Just need an aspect of Receive Connectors of Exchange 2010 clarified:

The authentication tab has about 5 to 7 options.
Am I correct in thinking that these authentication methods are offered, if the sending server wants to avail them, but are not required?

In other words, you can check all the boxes and will still be able to receive emails without any authentication if permissions match. Correct?

Finally, I have seen TLS authentication enabled for Internet Receive Connectors, with Annonymous permission. Is not TLS an exception rather than a rule for Internet mail traffic?


asked 12/07/2011 12:48

Akulsh's gravatar image

Akulsh ♦♦

6 Answers:

the authentication methods in the authentication tab will be matched by negotiation "between client and server or between server-server" usually receive connectors are used to authenticate servers between each other unless you are using a client which will use SMTP directly to send e-mails "pop3 or IMAP4 clients".
Because it is based on negotiations, the best matched authentication "the strongest that can be agreed between the server and the other party" will be used. Now I do not recommend you to enable all of them as the last one in the list "Externally Secured" will make your exchange an open relay "something you don not want to happen".

For TLS , yes for internet use is not common, but the Hub Transport servers and the Edge transport servers will be using TLS by default to deliver messages between themselves.


aymanq's gravatar image


Thanks. Your answer is very detailed but I was aware of most of what you said, except the last paragraph..

However, you have not answered my core question:
Irrespective of the number of boxes checked, you will receive emails WITHOUT ANY AUTHENITCATION if permissions match. Correct?

In other words, are all authenitcations optional here?

answered 2011-12-07 at 21:43:07

Akulsh's gravatar image


Use the Authentication tab to configure security options for incoming SMTP connections:

•Transport Layer Security (TLS)   Select this option to offer Transport Layer Security (TLS) transmission for all messages received by this connector. When you select this option, the STARTTLS keyword is advertised in the EHLO response to connecting SMTP servers, and TLS authentication is accepted.

• Enable Domain Security (Mutual Auth TLS)   To instruct this Receive connector to accept a mutual TLS connection from a remote server, select this check box. There are additional configuration steps required before you can enable mutual TLS. For more information about configuring mutual TLS, see Using Domain Security: Configuring Mutual TLS.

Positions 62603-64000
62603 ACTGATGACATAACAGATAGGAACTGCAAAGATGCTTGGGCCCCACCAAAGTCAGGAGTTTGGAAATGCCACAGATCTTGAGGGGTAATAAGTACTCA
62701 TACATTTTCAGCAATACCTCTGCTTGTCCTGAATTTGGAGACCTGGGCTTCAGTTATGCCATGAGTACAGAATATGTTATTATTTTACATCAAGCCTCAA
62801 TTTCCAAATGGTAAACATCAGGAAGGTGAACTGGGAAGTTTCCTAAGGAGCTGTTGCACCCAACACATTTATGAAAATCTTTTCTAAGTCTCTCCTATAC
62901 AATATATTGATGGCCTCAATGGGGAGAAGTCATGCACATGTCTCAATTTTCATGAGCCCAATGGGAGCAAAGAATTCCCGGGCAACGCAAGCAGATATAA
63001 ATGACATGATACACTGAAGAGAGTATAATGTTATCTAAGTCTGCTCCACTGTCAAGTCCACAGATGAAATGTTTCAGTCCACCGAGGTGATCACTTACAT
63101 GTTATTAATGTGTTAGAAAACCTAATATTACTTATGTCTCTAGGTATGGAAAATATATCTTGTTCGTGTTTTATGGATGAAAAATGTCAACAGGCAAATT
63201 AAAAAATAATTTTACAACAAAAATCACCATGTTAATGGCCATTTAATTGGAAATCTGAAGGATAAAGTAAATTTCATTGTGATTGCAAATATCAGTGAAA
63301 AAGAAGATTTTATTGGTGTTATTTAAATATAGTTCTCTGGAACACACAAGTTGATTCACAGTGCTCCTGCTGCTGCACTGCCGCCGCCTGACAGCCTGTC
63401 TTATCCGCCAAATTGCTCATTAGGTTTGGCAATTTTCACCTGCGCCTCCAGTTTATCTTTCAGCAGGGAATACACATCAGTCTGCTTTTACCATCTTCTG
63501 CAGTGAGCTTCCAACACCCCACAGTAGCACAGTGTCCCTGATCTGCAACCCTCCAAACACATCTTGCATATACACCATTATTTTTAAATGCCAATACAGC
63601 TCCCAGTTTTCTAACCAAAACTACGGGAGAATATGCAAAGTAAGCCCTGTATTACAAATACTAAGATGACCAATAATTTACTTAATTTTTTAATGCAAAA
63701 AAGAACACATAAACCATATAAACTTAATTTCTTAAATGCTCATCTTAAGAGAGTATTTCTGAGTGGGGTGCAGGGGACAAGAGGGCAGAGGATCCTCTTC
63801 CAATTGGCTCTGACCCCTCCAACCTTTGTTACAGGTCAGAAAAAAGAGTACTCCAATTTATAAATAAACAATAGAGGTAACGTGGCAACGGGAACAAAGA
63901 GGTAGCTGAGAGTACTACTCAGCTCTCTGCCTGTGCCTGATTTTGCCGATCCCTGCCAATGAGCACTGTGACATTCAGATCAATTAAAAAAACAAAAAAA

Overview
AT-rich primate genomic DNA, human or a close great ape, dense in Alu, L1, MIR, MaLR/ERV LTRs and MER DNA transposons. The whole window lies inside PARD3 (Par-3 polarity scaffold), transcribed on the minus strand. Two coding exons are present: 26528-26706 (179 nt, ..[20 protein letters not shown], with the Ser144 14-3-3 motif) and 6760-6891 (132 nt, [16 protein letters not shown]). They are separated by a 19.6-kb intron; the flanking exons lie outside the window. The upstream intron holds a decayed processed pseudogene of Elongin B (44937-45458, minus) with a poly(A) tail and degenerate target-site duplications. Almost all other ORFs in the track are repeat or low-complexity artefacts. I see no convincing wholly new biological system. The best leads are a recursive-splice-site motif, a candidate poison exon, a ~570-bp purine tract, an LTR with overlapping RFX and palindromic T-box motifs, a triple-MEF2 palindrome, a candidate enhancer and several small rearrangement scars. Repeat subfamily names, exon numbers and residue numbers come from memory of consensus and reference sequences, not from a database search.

•Basic Authentication   Select this option to offer Basic authentication for all mail received by this connector. When you select Basic Authentication, the AUTH keyword is advertised in the EHLO response to connecting SMTP servers, and Basic authentication is accepted. Because the user name and password are sent in plaintext when Basic authentication is used, Basic authentication without encryption isn't recommended.

• Offer Basic Authentication only after starting TLS   When you select this option, the connector starts TLS first, and then after TLS encryption is complete, the connector offers Basic authentication.
Exchange Server authentication   Select this option to authenticate by using an Exchange authentication mechanism, such as TLS direct trust or Kerberos through TLS.

•Integrated Windows authentication   Select this option to use Integrated Windows authentication, which represents NTLM, Kerberos, and Negotiate authentication mechanisms.

•Externally Secured (for example, with IPsec)   Use this option if the incoming connections to this Receive connector are secured by external means. For example, use this option if the connection is physically secured over a private network or by using Internet Protocol security (IPsec). When you select this option, you make an assertion of external security that can't be programmatically verified by Exchange. Before you select this authentication method, you must first select the Exchange servers permissions group on the Permission Groups tab

answered 2011-12-07 at 22:08:30

neotiwary's gravatar image



Thanks for all this info, I appreciate your spending time on this issue. But please read my previous 2 postings to know what I am asking. Thanks.

answered 2011-12-07 at 22:44:38

Akulsh's gravatar image


After many days of research, I concluded:

The sort answer is NO, except in case of Anonymous permission group. For this group, no authentication is needed so it does not matter what you select.

Otherwise Permission Groups and Authentication methods work Only in Certain Combinations. For example,
- Exchange Users setting only works with Basic or Integrated Windows authentication
- Exchange Servers setting only works with Exchange Server & Externally Secured authentications.

Other combinations are very rarely used, it seems.
Finally, TLS authentication is optional and thus can be chosen any time, but it is usually used between Exchange servers.

answered 2011-12-08 at 01:46:36

Akulsh's gravatar image


Other two users can comment on how helpful is my final posting.

(I am little disppointed that on the subject of Exchange 2010, no one else really came up with succinct answer. I would have raised the points since , now I know, this is a rather complex topic.)


answered 2011-12-13 at 22:27:05

Akulsh's gravatar image


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Asked: 12/07/2011 12:48

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Last updated: 12/17/2011 05:21